This is Appendix I in The Bible Doctrine of Separation: A White Paper of the American Council of Christian Churches.
A Review Article on God in the Wasteland: The Reality of Truth in a World of Fading Dreams, by David F. Wells. Grand Rapids: Eerdmans, 1994. 278 pp.
Today’s new evangelical movement began in 1948 with Dr. Harold Ockenga’s Fuller Seminary convocation address. Ten years into the new approach, Dr. Ockenga’s press release of December 8, 1957 made some bold claims.
Fundamentalism abdicated leadership and responsibility in the societal realm and thus became impotent to change society or to solve social problems. . . .The New Evangelicalism has changed its strategy from one of separation to one of infiltration. . . .The results have been phenomenal.14
Another two decades pass, and now as the president of GordonConwell Theological Seminary, Dr. Ockenga remembered his movement’s inauguration as a “ringing call for a repudiation of separatism and the summons to social involvement.”15 But the word, “phenomenal,” had fallen into disuse with the developments that necessitated the publication of The Battle for the Bible.16
Now with the first sixty years of the new evangelical legacy complete, Dr. David Wells reports on the continued progression of Ockenga’s call in God in the Wasteland. “Today, evangelicalism reverberates with worldliness. . . .it is robbing the church of its ability to take its bearings from God, who is centrally holy” (55). The book is a sequel to the author’s No Place for Truth: Or Whatever Happened to Evangelical Theology?, a work published a year earlier with funding from the Pew Charitable Trusts.17 Wells describes the relationship between these two publications.
[No Place for Truth] produced only half the picture I wanted to present . . . It offers an explanation of the cultural factors that have diminished the place and importance of theology in the church, but it offers no suggestions for a remedy of the problem. . . . Here I outline the first step that I believe needs to be taken to reverse the situation I described in the first book (ix).
Remarkably, Dr. Wells reassesses the movement so harshly criticized by the Father of New Evangelicalism. “Fundamentalist doctrine on these and related matters was to them as important socially as it was credally. . . . The great sin in Fundamentalism is to compromise; the great sin in evangelicalism is to be narrow.”18
Perspective – The World of Dreams
Yet David Wells is no fundamentalist polemicist. As the Andrew Mutch Distinguished Professor of Historical and Systematic Theology at Gordon-Conwell Theological Seminary, the author writes as one who has served the Lord with a firsthand view of the results of the Ockenga vision.19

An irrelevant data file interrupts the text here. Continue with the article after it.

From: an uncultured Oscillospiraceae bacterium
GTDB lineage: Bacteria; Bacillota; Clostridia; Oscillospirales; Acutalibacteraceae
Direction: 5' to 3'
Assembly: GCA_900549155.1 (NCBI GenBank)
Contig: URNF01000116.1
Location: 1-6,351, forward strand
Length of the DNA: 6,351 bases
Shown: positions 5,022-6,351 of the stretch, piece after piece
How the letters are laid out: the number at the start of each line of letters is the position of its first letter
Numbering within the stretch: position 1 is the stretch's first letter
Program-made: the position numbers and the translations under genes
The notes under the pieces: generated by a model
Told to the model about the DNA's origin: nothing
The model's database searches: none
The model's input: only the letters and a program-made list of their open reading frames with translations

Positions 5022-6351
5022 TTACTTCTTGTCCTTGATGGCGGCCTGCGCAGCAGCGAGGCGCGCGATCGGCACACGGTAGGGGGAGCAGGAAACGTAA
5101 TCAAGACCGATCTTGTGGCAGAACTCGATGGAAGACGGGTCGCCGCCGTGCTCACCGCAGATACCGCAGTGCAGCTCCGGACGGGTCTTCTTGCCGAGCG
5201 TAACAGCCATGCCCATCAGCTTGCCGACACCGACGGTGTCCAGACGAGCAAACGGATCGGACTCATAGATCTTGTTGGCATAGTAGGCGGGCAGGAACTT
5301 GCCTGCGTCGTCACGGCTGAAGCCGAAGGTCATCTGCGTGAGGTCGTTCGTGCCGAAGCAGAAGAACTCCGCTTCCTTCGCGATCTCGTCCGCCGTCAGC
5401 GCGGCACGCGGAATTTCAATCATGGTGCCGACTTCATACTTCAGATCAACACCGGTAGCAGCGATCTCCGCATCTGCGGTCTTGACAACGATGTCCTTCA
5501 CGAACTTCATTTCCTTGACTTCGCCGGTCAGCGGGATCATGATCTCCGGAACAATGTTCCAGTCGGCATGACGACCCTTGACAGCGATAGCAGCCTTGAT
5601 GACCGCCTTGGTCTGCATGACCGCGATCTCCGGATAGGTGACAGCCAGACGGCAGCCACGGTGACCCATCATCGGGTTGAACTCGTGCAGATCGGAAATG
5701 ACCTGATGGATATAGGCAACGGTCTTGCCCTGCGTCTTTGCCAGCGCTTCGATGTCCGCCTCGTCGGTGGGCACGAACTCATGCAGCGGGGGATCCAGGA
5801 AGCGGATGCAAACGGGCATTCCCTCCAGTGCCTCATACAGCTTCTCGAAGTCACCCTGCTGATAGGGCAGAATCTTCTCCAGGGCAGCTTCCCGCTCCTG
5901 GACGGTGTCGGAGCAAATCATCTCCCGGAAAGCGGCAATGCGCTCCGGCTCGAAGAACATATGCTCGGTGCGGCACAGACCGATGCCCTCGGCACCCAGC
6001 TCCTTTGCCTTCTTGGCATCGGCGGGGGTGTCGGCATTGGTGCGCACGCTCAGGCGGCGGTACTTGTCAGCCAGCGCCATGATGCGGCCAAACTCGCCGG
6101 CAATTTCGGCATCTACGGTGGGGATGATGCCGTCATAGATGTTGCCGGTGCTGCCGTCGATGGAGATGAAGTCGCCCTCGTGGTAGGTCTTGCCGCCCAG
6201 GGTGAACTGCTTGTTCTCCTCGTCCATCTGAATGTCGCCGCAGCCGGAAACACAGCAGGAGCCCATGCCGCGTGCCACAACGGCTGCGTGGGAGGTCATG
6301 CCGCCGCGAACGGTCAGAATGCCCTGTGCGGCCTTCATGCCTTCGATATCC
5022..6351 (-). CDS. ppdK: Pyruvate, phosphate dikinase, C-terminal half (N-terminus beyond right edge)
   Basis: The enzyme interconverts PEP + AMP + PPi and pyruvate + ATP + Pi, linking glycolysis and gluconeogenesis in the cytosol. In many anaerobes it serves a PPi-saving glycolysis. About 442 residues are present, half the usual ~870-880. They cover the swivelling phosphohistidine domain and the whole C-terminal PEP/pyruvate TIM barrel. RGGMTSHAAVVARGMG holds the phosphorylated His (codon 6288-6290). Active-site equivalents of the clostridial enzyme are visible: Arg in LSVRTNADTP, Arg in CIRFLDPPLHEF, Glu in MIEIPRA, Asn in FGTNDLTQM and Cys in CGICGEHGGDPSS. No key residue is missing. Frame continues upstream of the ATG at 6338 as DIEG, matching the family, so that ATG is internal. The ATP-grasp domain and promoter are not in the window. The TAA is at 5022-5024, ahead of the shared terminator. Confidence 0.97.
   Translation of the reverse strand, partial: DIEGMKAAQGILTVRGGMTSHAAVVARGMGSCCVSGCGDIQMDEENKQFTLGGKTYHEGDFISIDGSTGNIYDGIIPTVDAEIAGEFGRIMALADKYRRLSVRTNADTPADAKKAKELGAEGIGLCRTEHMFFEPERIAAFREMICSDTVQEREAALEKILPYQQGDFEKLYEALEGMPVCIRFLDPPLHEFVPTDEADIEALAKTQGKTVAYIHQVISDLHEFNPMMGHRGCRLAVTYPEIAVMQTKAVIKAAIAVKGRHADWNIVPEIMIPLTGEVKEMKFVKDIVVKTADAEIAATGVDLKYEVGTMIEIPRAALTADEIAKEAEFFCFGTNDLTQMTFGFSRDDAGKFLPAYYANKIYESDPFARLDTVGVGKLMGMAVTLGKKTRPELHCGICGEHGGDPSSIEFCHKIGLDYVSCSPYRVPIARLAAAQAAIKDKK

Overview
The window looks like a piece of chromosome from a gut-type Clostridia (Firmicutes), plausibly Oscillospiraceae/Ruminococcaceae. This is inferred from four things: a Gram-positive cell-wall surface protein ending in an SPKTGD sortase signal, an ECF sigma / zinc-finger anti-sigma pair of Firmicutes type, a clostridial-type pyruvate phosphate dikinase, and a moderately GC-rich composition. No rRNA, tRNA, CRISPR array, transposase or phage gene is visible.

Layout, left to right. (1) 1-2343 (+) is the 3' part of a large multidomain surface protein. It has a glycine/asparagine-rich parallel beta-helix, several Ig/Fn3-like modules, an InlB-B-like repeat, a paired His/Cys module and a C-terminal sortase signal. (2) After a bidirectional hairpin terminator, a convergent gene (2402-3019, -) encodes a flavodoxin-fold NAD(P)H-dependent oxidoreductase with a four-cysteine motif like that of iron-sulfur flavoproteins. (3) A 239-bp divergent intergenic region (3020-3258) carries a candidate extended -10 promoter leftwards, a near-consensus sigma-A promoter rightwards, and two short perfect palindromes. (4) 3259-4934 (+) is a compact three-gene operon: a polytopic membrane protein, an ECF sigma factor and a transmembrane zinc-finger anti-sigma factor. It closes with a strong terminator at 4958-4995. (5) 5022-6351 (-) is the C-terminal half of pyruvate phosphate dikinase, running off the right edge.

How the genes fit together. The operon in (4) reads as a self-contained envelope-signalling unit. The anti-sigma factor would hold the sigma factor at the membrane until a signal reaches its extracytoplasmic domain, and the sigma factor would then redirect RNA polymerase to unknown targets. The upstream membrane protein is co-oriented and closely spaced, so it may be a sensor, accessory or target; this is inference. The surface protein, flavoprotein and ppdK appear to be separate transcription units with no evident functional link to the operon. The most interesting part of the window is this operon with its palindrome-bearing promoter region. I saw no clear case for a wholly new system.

He formulates his assessment of the new evangelical landscape, in part, with the results of a poll he conducted at seven new evangelical seminaries. The survey sought to measure the “saliency of belief” among the seminarians at these institutions (ix). But these seminaries share only a part of the wasteland Dr. Wells finds himself in. He understands that the dream of new evangelicalism itself involved drowsiness in regard to important concerns. He regrets what occurred when “new” was added to “evangelical.” He cites the turning point that produced Ockenga’s optimism as the origin of trouble.
I believe that our effort to be both modern and Christian produces deep and perhaps insoluble problems. I believe that our efforts to be both modern and Christian . . . accounts [sic] for much of what has happened in evangelicalism in the years since the end of World War II, and it is to this topic that I now want to turn (16).
Writing of wasteland and fading dreams, Dr. Wells is a new evangelical addressing new evangelicals about new evangelicalism.
Problems – The Dreams Fade
Although the author purposes to provide solutions to the problem highlighted in his first book, God in the Wasteland begins with the end of the problem’s description. Dr. Wells’ diagnosis warns that the condition is critical. He describes new evangelicalism as ready to “buckle completely” (117), as standing “little chance of preserving historic Christian faith” (120), as “run aground in the shallow waters of modernity” (151), and as in danger of becoming “indistinguishable from New Age spirituality” (222)
In his first chapter, Dr. Wells demonstrates the inadequacy of modernity in society. He convincingly argues that the breadth of experience which communications technology has brought to mankind has robbed those experiences of their depth. While mankind gains the whole world, he loses his soul. Additionally, the quantity of communications sacrifices the quality of each communication. We live in a world of clichés, a world in which the average person must process two million advertisements by the age of sixty-five (15).